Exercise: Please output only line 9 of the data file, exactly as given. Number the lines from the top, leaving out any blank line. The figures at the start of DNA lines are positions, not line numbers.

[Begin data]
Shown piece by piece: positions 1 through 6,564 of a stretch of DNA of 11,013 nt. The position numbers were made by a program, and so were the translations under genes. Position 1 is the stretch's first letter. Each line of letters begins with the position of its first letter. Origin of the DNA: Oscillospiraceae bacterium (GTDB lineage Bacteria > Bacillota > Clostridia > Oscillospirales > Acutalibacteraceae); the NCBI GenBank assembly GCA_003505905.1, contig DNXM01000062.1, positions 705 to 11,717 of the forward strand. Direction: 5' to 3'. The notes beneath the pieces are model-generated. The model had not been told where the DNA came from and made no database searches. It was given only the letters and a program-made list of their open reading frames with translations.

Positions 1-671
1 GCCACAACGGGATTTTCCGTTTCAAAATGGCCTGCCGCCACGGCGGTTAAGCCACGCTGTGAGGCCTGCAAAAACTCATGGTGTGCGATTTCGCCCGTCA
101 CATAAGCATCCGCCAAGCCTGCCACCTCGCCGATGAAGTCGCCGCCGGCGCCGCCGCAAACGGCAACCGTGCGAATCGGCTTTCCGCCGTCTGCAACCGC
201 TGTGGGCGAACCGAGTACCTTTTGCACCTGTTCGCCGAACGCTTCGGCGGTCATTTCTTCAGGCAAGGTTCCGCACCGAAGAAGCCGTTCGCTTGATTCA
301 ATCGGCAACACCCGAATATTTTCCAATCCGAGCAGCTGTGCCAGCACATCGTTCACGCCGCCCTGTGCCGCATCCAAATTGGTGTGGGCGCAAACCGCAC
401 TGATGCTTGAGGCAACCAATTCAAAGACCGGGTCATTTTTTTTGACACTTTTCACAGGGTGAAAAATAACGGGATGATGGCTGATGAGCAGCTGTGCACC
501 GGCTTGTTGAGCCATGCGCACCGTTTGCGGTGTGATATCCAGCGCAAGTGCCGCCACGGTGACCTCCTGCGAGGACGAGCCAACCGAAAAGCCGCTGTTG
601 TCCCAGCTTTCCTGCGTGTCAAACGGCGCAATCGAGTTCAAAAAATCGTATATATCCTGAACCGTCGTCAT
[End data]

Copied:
601 TCCCAGCTTTCCTGCGTGTCAAACGGCGCAATCGAGTTCAAAAAATCGTATATATCCTGAACCGTCGTCAT